Happy Agent Monday everyone! Here in the Northeast it’s a crisp glittering fall morning, the kind of weather that makes you feel you can really take on the world. If you writers are feeling the same, you may feel that extra zing of energy to send out some queries to agents for your latest work. Good for you! For some help in this department, I thought I’d bring you up to speed on what I do and do not want…
But first of all, I want to send out a huge welcome to my newest client, author Susan Coventry! Susan’s debut was the historical YA The Queen’s Daughter (Holt), which nabbed the 2011 Bank Street Best Children’s Book of the Year honor. She caught my attention with an unusual manuscript that’s a retelling of the little known Arthurian courtly love story about Enide and Erec. It’s vivid, sharp, witty and fresh. Basically, it’s a cross between The Princess Bride and The Once and Future King (which, if you don’t know, is one of my favorite books EVER). So I lift a mug of mead (okay, it’s coffee) to Susan in welcome. I’m so thrilled to represent her.
So, back to the land of queries… I spent several hours this weekend reading through my inbox. For those of you waiting on responses, I’m up to queries received on August 1st. (Yeah, there are still a lot more after that, but I DO read them all and answer them all.)
*If you sent a query before this date and never got a response, that means you broke a cardinal rule and were therefore deleted without a reply. Deletable offenses include: mass-mailed queries that aren’t addressed to me, titled things like Dear Sir or Madam, or with no greeting at all…Attaching your query (I won’t open query attachments from people I don’t know)… Openly offensive or rude statements in your query…
*Also, if you see on something like Query Tracker that I have a response time for some folk of like a day or a week, and yours has been sitting around for a month or two, don’t despair. I do like to breeze through queries as they spill in for a quick look – and if something is clearly a no – I’ll zap back a form rejection. If something is a zowie-gotta-look-at-that-immediately query, I’ll request the full right away…otherwise it goes into the queue for later. And, yes, I have acquired clients from that “later” queue…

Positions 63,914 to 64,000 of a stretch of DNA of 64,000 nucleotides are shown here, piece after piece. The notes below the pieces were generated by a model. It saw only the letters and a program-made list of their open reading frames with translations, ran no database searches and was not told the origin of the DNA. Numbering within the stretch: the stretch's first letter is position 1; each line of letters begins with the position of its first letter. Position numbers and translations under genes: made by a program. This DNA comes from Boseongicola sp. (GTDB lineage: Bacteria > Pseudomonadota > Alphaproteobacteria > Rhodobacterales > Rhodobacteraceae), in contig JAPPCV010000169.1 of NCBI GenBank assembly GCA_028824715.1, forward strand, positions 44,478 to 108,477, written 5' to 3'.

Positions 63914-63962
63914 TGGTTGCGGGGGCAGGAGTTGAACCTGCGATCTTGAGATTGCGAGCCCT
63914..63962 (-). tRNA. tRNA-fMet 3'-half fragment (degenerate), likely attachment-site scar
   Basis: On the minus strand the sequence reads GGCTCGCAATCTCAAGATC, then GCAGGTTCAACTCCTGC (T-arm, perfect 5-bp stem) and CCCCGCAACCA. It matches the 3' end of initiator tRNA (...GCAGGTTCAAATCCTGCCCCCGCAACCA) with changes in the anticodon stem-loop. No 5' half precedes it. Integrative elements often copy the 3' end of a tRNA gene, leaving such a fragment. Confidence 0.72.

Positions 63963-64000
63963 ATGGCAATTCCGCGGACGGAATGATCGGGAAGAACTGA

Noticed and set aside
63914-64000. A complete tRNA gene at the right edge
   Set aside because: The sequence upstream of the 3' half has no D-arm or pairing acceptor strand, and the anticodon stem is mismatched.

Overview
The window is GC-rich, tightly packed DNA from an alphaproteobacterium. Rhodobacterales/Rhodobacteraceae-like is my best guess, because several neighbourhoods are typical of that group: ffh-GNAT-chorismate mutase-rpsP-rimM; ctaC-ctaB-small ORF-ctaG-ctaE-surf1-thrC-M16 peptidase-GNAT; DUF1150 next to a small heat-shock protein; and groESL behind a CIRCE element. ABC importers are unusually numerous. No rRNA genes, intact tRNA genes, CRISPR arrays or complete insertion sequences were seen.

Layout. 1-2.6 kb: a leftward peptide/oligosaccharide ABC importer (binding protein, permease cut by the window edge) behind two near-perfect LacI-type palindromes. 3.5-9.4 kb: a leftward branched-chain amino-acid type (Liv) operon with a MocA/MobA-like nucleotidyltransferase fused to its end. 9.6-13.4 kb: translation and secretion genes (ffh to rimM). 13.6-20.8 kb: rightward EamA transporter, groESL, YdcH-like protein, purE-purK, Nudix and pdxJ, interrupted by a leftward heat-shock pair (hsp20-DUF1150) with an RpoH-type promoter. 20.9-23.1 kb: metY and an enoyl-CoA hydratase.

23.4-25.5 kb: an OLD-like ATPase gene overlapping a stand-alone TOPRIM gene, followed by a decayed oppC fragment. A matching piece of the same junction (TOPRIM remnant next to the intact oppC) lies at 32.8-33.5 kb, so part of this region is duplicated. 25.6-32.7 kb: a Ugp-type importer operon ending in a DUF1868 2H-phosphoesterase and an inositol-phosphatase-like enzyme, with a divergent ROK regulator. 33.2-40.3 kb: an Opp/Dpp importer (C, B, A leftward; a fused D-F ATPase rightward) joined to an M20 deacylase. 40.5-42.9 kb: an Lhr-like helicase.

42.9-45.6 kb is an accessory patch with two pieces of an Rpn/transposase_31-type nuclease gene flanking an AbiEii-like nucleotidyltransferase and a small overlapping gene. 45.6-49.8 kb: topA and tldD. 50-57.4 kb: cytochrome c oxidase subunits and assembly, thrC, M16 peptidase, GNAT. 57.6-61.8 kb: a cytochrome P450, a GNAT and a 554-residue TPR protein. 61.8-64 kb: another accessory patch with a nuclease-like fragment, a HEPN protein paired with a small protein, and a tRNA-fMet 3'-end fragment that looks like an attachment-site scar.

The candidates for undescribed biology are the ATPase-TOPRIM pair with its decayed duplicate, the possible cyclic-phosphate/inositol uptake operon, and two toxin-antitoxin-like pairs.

Okay, then… What I do and do not want. Please read my guidelines, people. You can find them here and also on the agency website.
Some things I do NOT want:
– Genre fiction. I’m not a fan at all, so please do not send me your sci fi, romance, high fantasy, or horror novels.
– Extreme violence and gore. HATE that. Please do not send me violent serial killer novels, or slasher books, or blood-soaked stories whether fiction or memoir.
– Horsey books. Confession? I’ve always been afraid of horses – I’m pretty sure they were put on this earth to bite my face off. Needless to say, I never “got” the girl obsession with horses, so if your book is about that? You’re neighing at the wrong agent. ;)
– Things I’ve seen way too many times before. I’m over paranormal romance, dystopian, I never “got” zombies (bite off my face thing again?), or werewolves or stuff like that.
– Things that feel too much like something else. I get a lot of almost fan-fiction-like novels. They aren’t in the same world as the original, but change a few names and it’s the same story.